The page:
2021 E/M Guidelines FAQ – June

2021 E/M Guidelines FAQ – June

AAPC’s senior VP of products answers your questions about coding for office and other outpatient services.

Ever since the release of the new 2021 evaluation and management (E/M) guidelines for office and other outpatient services, AAPC has been conducting numerous trainings through webinars, virtual workshops, conference sessions, online courses, and multiple articles in Healthcare Business Monthly and the Knowledge Center blog. Last month, we answered the top 10 questions we received about how the E/M guideline changes affect documentation and coding. In this article, we answer 10 more.

Your Questions Answered

1. Can you explain the difference between review and interpretation of a test?

A review is the provider reviewing the interpretation provided by a specialist, for example, reviewing the radiology interpretation of an X-ray. An interpretation is the provider looking at the tracing or image and performing their own interpretation.

2. How do physicians have to document time? By charting the total time or started/ended time. Could it be either way? Or do we have to have automatic software for time tracking?

There is not a requirement for time tracking software. There is not a defined documentation standard for time. Best practices include a statement added to the note indicating the total time — some are using start and stop times and others are associating the total minutes for each of the activities. A statement of total time and the activities performed should meet the requirement. It’s possible that payers will release more guidance on how they expect the time to be documented.

3. Are the times for the visits the same for the Centers for Medicare & Medicaid Services (CMS) and CPT®?

Currently, yes, time elements for determining the correct code are the same. When determining relative value units (RVUs), this issue was raised in the 2021 Physician Fee Schedule final rule, and we may see changes in the future. CPT® and CMS do differ on the times for prolonged services, however. That is why CMS created HCPCS Level II code G2212 Prolonged office or other outpatient evaluation and management service(s) beyond the maximum required time of the primary procedure which has been selected using total time on the date of the primary service; each additional 15 minutes by the physician or qualified healthcare professional, with or without direct patient contact (list separately in addition to cpt codes 99205, 99215 for office or other outpatient evaluation and management services) (do not report g2212 on the same date of service as 99354, 99355, 99358, 99359, 99415, 99416). (do not report g2212 for any time unit less than 15 minutes).

4. If a provider has two complaints, and decides a procedure should be performed for one of those complaints, is it correct to assume we do not include the time spent on the complaint for which a procedure was performed in the total time?

In order to bill a procedure in addition to the E/M service, it must be separately identifiable. The time it takes the provider to perform the work associated with the procedure must be subtracted from the total time of the E/M service when billing based on total time. If the encounter E/M level is determined based on MDM, subtracting the time is not required.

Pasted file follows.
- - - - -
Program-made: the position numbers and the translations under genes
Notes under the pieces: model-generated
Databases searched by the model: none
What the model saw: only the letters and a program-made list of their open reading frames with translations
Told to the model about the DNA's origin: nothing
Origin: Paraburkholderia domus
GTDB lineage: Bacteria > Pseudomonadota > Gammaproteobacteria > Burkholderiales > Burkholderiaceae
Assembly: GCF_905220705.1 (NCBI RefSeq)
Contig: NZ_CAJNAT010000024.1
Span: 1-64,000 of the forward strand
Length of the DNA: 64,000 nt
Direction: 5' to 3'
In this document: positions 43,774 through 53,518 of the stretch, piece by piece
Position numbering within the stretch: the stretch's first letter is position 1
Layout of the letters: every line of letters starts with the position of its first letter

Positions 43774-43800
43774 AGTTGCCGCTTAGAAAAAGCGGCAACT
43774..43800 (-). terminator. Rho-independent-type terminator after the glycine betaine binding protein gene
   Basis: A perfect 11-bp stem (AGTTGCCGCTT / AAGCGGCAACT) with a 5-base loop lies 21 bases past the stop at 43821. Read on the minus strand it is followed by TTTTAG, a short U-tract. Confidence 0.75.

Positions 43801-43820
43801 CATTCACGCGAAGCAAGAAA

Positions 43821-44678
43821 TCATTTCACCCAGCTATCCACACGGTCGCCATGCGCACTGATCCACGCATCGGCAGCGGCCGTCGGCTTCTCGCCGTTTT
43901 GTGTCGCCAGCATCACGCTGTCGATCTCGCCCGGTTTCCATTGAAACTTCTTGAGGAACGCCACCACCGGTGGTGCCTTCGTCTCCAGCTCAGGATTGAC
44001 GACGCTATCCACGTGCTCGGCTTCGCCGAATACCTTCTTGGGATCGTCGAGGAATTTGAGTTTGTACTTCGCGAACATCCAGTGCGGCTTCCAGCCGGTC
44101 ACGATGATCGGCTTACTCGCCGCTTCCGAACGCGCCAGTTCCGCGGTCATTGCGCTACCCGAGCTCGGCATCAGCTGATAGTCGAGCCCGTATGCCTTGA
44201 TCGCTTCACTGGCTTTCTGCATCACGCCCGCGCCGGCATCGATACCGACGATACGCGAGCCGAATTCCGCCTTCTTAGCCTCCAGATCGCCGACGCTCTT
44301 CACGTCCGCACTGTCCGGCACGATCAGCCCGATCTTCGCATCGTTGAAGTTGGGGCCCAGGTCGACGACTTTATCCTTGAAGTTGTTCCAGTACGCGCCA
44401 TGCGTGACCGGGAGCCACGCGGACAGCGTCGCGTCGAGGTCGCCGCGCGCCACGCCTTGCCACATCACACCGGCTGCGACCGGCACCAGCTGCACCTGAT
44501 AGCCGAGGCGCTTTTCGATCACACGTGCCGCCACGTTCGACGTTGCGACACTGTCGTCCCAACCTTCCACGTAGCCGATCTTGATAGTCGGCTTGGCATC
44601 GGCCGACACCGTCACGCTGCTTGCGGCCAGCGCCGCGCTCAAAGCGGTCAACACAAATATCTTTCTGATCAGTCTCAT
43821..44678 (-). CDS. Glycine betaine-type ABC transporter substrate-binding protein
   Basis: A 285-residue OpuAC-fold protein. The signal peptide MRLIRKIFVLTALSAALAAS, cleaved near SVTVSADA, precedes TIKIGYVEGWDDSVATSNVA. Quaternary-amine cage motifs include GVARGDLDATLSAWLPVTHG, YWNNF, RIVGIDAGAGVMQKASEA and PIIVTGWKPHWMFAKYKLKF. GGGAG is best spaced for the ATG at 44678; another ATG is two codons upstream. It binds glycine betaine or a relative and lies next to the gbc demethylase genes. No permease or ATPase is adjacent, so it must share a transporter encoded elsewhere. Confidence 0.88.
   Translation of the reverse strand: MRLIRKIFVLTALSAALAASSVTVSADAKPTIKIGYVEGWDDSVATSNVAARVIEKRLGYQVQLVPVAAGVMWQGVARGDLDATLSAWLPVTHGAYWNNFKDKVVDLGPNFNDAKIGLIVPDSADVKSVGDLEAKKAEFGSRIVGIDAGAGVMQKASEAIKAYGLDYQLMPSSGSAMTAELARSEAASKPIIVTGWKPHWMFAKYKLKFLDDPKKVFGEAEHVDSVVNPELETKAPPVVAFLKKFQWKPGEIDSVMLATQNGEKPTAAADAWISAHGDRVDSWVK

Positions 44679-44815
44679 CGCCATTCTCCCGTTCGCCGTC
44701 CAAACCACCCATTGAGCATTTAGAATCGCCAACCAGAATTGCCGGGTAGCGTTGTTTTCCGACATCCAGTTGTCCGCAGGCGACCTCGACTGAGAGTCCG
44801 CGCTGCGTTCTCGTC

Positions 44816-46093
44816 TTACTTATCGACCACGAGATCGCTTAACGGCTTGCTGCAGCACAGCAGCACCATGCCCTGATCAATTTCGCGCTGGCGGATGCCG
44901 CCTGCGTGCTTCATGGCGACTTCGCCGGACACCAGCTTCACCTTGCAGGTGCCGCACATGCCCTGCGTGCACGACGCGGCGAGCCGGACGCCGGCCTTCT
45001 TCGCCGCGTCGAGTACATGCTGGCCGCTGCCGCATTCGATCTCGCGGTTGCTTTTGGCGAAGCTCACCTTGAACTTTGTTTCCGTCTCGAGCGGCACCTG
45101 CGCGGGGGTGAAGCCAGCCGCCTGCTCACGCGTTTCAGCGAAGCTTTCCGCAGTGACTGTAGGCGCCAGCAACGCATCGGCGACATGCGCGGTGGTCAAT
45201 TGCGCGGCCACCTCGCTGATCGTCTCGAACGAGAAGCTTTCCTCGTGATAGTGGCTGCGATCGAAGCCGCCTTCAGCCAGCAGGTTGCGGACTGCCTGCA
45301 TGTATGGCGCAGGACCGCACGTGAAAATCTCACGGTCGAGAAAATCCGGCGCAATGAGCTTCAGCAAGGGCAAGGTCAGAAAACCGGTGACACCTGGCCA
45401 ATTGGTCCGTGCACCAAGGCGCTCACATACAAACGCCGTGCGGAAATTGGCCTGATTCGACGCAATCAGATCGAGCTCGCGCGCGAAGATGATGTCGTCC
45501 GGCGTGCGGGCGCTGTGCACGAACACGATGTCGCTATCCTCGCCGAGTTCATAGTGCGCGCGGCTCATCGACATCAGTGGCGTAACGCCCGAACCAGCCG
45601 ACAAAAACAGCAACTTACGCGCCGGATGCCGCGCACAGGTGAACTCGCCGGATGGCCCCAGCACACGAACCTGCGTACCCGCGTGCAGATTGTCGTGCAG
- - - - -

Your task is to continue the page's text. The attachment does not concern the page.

5. Please define the procedure carve-out time, and please give an example of that.

Example: A provider performs an E/M service and a joint injection. If the provider is coding based on total time, you cannot include the time it takes them to perform the joint injection because they are being paid separately for that service. The procedure time is not included in the total time determination.

6. Can a provider count time spent reviewing a lab result that came in after a patient left, or does the CPT® code billed for that lab include the time for reviewing the results?

The provider can report the time spent reviewing tests if they are not billing a separate CPT® code for the interpretation of the test.

7. If one provider orders a send-out test and another provider reviews the results, who gets to count the time or medical decision making (MDM) in the visit? Both are billing under the same taxpayer identification number.

If the providers are of the same specialty and in the same group practice, the credit would be given to the provider who orders the test. The service can be coded based on MDM or total time.

8. When using time, should the provider be specific on what was managed/addressed or can they just put total time?

The provider must document what occurred during the visit, not just a statement of time.

9. If a provider orders three different labs but nothing else, does that count as three elements of moderate MDM or only one element of low MDM?

If it is three different labs with unique CPT® codes, not part of the same panel, you would count that as three elements under data. Data is only one of the three elements of MDM. Data on its own would not qualify for a level of MDM. You will also need to consider the complexity or the condition(s) treated, as well as risk.

10. For the history, do the providers still need to document or is the ancillary staff OK to do it still since it isn’t part of the coding level anymore?

Ancillary staff can document history, but the provider must review it and indicate any additional information that might be needed.

Evaluation and Management – CEMC

Rae Jimenez
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About Has 12 Posts

Raemarie Jimenez, CPC, CIC, CPB, CPMA, CPPM, CPC-I, CDEO, CANPC, CRHC, CCS, is senior vice president of products at AAPC and a member of the Salt Lake City, Utah, local chapter.

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